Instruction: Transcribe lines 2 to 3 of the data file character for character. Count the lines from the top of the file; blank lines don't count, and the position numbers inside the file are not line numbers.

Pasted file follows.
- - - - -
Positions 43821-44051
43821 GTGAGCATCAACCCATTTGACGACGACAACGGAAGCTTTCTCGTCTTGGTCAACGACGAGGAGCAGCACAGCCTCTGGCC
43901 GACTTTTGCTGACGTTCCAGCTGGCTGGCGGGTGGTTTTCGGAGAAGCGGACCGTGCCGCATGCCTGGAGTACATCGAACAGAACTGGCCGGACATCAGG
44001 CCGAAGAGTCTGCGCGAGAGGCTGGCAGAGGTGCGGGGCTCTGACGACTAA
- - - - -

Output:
43821 GTGAGCATCAACCCATTTGACGACGACAACGGAAGCTTTCTCGTCTTGGTCAACGACGAGGAGCAGCACAGCCTCTGGCC
43901 GACTTTTGCTGACGTTCCAGCTGGCTGGCGGGTGGTTTTCGGAGAAGCGGACCGTGCCGCATGCCTGGAGTACATCGAACAGAACTGGCCGGACATCAGG